1 Year After Deadly Great White Attack, 'Shark-Smart' Cape Cod Works to Prevent More Deaths
The first summer after a 26-year-old man was attacked and killed by a shark on Cape Cod, the community searches for solutions
As the busiest season on Cape Cod begins, this year the local community has bigger problems to consider than dealing with traffic and making Fourth of July plans.
Last September, a 26-year-old man was attacked and killed by a Great White shark at a beach in Wellfleet, a small coastal town on Cape Cod.
Arthur Medici’s death marked the first fatal attack in Massachusetts since the 1930s and was the only fatal shark attack in the United States in 2018. His death came only a month after another man was attacked at a beach a town over, the Cape Cod Times reported.
Reminders of the attack are constant, especially as the season is getting started. This week, there has already been one shark sighting in the area, according to the Atlantic White Shark Conservancy, and tragically, a 21-year-old American college student was killed in a shark attack in the Bahamas on Wednesday.
The first summer after the fatal attack, the area is working to come up with a solution to the problem.
Suggested solutions have included a buoy that would detect shark activity and alert swimmers, an underwater fence that would keep sharks out of swimming areas, and even a bounty on seals, the Great Whites’ biggest source of food, according to the Cape Cod Times.
“The fact that sharks are there, I think we’re wired as humans to be fearful of any predator that’s above the food chain from where we are,” Brian Carlstrom, the Cape Cod National Seashore superintendent, tells PEOPLE. “It’s a concern, absolutely, and we had an unfortunate tragedy with a fatality last September and a very serious injury about just a month earlier. I’m absolutely concerned and want to be as prepared as we possibly can.”
Carlstrom oversees roughly 40 miles of coastline, home to many Atlantic Great Whites.
Although Jaws was filmed on Martha’s Vineyard’s shores back in the 1970s and the Cape has become known for its summer visitors, shark-infested waters have not been the norm for the area.
“It’s a wild marine environment, and the sharks have been away and not present in the numbers they are in many, many years, and the seals were hunted to near extinction,” Carlstrom says.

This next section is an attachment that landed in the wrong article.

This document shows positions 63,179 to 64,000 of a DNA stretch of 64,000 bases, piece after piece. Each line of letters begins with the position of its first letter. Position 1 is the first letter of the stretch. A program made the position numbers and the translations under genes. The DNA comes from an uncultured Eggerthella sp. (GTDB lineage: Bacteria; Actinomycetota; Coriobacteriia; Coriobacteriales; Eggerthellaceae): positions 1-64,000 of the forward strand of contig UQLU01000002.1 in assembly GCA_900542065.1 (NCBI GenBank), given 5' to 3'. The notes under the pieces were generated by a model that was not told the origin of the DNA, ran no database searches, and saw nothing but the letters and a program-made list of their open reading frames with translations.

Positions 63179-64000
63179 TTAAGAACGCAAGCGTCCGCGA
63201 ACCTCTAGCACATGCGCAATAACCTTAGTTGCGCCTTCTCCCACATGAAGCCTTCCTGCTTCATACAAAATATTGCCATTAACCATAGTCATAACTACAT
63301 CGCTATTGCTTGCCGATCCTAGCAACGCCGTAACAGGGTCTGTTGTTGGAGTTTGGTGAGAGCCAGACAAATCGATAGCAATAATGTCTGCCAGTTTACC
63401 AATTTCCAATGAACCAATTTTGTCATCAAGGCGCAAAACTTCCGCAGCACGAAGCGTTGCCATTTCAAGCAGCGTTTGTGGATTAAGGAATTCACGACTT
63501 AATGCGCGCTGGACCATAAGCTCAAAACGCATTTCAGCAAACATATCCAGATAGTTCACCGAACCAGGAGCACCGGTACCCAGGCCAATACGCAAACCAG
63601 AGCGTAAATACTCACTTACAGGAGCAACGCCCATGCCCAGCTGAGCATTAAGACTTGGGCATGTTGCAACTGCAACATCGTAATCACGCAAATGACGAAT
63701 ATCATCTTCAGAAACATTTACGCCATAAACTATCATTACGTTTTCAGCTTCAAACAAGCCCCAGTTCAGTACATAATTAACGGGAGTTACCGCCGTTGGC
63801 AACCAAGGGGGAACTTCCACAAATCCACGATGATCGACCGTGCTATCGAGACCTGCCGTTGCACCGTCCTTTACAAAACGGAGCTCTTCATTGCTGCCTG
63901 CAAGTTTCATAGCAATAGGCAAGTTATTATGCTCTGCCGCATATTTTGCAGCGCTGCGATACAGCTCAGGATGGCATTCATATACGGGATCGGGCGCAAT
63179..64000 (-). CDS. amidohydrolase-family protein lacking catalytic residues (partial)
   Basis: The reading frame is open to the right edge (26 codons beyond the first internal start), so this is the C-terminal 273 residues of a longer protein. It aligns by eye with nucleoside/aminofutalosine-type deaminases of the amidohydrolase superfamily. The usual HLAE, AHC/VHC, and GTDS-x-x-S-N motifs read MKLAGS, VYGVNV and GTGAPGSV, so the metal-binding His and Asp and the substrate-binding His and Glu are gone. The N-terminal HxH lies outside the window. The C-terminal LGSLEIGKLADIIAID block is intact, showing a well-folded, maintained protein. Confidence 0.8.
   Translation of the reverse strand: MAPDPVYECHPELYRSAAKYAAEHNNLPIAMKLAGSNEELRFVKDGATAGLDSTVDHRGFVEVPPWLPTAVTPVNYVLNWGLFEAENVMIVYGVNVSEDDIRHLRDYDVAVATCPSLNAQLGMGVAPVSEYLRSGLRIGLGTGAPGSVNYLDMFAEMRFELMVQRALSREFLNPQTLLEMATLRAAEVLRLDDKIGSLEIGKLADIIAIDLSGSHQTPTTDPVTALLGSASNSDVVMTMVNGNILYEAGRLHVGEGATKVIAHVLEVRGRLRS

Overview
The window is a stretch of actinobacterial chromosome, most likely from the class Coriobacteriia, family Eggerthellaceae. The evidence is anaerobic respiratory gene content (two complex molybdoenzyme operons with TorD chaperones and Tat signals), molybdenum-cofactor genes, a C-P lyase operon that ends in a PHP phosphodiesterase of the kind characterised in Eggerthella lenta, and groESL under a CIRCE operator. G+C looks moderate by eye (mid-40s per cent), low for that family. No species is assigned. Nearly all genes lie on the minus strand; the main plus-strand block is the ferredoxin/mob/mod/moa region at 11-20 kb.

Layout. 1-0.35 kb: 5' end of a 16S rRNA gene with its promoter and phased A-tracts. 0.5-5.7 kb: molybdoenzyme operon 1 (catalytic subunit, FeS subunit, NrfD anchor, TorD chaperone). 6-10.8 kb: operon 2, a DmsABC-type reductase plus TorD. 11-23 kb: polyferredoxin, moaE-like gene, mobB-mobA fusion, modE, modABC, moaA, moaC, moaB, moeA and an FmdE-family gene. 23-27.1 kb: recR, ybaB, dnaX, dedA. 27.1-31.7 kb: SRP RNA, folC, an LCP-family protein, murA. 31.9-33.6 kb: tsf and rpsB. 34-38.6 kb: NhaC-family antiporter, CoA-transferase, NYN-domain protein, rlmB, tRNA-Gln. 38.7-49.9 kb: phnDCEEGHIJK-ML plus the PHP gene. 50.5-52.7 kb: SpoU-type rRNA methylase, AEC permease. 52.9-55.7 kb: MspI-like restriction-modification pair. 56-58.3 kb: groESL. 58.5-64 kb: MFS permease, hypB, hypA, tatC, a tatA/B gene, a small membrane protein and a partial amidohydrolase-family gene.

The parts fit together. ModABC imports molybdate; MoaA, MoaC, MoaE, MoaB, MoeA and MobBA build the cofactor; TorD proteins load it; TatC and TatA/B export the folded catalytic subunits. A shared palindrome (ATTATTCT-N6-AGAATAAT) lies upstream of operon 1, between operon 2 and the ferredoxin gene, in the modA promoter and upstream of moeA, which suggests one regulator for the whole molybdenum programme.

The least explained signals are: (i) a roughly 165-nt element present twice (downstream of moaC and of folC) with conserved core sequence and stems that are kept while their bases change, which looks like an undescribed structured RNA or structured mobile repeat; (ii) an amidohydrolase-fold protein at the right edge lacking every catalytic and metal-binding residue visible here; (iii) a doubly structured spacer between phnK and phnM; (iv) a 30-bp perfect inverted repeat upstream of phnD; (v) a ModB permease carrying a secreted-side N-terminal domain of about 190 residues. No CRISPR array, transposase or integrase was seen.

As federal laws began protecting seals, their populations increased and the sharks came to feast, he explains.
Since the attacks, towns across the Cape have been trying to protect beachgoers. One town on the seashore narrowly rejected a $100,000 shark fence at an annual town meeting and money donated by the community for the shark-detecting buoy was returned, the Cape Cod Times reported.
The high tech solutions are “intriguing, and it would be amazing to be able to do something that’s reliable and cost-effective and completely thought out at some point in the future,” Carlstrom says, but it is uncertain that a fence or a buoy could work in some of the Cape’s roughest and most dynamic waters.
One of the more controversial ideas, offering rewards for killing seals, is illegal, as the Marine Mammal Protection Act currently protects the animals.
“A guy got killed, a guy got bit, this is all new to the Cape,” local sports fisherman Jeff Kadesh told the Boston Herald following the deadly attack. “You got to say, ‘Why are all of the sharks here all of a sudden?’ It’s because of the seals … So, you cut off the food source and they’re going to go somewhere else.”
“Everybody’s entitled to their opinion, and those [opinions] are certainly a part of the discussion, but we are required to conform with the Marine Animal Protection Act,” Carlstrom says.
Carlstrom emphasizes the need for education, saying that since the attack last year, they have been adding more signs to remind beachgoers of the risks. He also encourages people to look at the Cape Cod Nations Seashore website and be “shark smart.”
“What’s so different about Cape Cod from other areas around the world where white sharks are present and people are recreating is that the recreation here developed when the white sharks and seals weren’t present,” he says, explaining that people have to break bad habits developed when waters were safer and make an effort not to swim or surf by themselves.
In case of an attack, many beaches have added call boxes so that emergency personnel can be reached even from remote areas of Cape Cod’s shores. Lifeguards receive “stop-the-bleed training,” and visitors can now find tourniquets and hemorrhagic bandages right on the beach.
“We still have over 4 million visitors a year coming here — about a million of those use our beaches,” says Carlstrom. “I‘ve personally been out on the beaches the past few weekends, and a lot of people are still coming and choosing to recreate here on Cape Cod, and it’s a great place to do that.”